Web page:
I generally take the ending as I find it without letting it spoil the rest of the book. As someone who has written three novels, I have had the endings worked out before I started writing. In the case of Maugham's OHB, I must agree that it read as though he hadn't thought out the ending in advance. Nevertheless, I would say that it is the book that influenced me more than any other.
    "L'art de la statistique est de tirer des conclusions erronèes a partir de chiffres exacts." Napoléon Bonaparte.

    "Je crois que beaucoup de gens sont dans cet état d’esprit: au fond, ils ne sentent pas concernés par l’Histoire. Mais pourtant, de temps à autre, l’Histoire pose sa main sur eux." Michel Houellebecq.

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    Bibliophile Drkshadow03's Avatar
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    Quote Originally Posted by mortalterror View Post
    Those long essays and lectures at the end of War and Peace ruined the book for me. I felt cheated, as though the whole point of his novel and it's gigantic length was that he couldn't summarize or condense his ideas, he had to show you in detail. Then he's like, "Oh, this is what the book is about." and I'm like, "You're telling me this 1400 pages in? You bastard!" Every page I'd worked through and struggled to understand it's meaning felt meaningless and a profound waste of time. "Why didn't you say that, and then write a 200 page novel? Jackass!"

    Likewise, the ending to Of Human Bondage really lowered my estimation of the book. Note for note, it was pitch perfect, full of truth and life, and then the last 50 pages were full of pretty little lies and fabrications. It was like a loud wet fart at the end of a symphony.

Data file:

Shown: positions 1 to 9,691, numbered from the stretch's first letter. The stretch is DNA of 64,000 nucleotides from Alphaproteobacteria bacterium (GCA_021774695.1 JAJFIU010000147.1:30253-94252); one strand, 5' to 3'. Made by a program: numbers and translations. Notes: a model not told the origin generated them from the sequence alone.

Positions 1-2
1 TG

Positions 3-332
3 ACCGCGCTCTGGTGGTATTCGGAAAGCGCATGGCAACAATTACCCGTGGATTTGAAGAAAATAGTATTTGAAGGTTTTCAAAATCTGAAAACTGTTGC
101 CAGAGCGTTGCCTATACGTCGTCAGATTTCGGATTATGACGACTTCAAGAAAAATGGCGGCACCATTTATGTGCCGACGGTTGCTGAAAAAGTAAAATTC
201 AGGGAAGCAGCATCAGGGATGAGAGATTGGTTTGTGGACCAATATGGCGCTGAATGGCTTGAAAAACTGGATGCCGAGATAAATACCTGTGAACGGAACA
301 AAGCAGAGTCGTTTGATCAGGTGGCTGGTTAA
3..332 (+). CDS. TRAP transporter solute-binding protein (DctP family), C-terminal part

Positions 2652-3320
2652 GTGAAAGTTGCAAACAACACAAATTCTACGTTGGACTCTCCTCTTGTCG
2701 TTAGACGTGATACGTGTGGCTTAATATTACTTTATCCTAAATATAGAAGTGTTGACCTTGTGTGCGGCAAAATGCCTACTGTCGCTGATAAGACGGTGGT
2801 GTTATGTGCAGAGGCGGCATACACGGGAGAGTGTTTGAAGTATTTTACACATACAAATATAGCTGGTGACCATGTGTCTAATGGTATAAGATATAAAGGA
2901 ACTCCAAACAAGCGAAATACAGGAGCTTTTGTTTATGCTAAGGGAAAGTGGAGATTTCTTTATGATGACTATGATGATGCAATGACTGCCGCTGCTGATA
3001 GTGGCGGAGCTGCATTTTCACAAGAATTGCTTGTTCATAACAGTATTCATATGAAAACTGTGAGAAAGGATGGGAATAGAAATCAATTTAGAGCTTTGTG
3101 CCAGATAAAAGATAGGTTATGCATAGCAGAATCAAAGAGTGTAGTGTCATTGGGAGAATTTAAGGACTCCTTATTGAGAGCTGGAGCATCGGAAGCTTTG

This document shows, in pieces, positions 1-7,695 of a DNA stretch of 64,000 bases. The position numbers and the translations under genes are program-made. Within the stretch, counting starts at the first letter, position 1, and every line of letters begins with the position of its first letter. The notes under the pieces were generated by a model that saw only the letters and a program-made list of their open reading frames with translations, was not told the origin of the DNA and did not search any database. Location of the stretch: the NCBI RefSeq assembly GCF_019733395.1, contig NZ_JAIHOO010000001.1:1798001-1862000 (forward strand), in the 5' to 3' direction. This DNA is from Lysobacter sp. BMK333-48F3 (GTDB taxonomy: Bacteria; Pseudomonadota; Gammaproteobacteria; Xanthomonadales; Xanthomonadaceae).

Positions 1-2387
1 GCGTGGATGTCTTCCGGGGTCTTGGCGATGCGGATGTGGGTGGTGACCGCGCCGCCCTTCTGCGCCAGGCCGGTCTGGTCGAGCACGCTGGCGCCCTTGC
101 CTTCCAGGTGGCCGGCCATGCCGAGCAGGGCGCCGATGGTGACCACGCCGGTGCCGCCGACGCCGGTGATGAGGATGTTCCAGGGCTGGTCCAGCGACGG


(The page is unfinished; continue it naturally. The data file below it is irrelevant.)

Heh. Two books I was considering reading this year.
    "You understand well enough what slavery is, but freedom you have never experienced, so you do not know if it tastes sweet or bitter. If you ever did come to experience it, you would advise us to fight for it not with spears only, but with axes too." - Herodotus

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    Alea iacta est. mortalterror's Avatar
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    Quote Originally Posted by Drkshadow03 View Post
    Heh. Two books I was considering reading this year.
    They are both really great novels, so don't let me dissuade you on that point. They just could have been better, is what I'm saying. Of Human Bondage is still one of my favorite books. However, as Jozanny says, the text is heavily autobiographical and in the end Maugham is largely covering for his homosexuality. As for the Tolstoy, I have lots of good memories from that work too, and some editions take the essays out and place them after the story.
    "So-Crates: The only true wisdom consists in knowing that you know nothing." "That's us, dude!"- Bill and Ted
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    G K Chesterton's novel The Man Who Was Thursday ends with the protagonist waking up to find it has all been a dream (or that God did it, depending on your interpretation). It wouldn't have been so bad if the rest of the novel wasn't so completely brilliant.
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    Registered User sithkittie's Avatar
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    Quote Originally Posted by Mutatis-Mutandi View Post
    I've been disappointed with almost every ending of Stephen King's novels, The Stand especially.
    He almost redeemed the Dark Tower books with the ending... almost... but then he had to 'spell it out' for the reader and go 'Did you get it? See? Did you get it?'

    I was pretty disappointed in the ending of Lord of the Flies.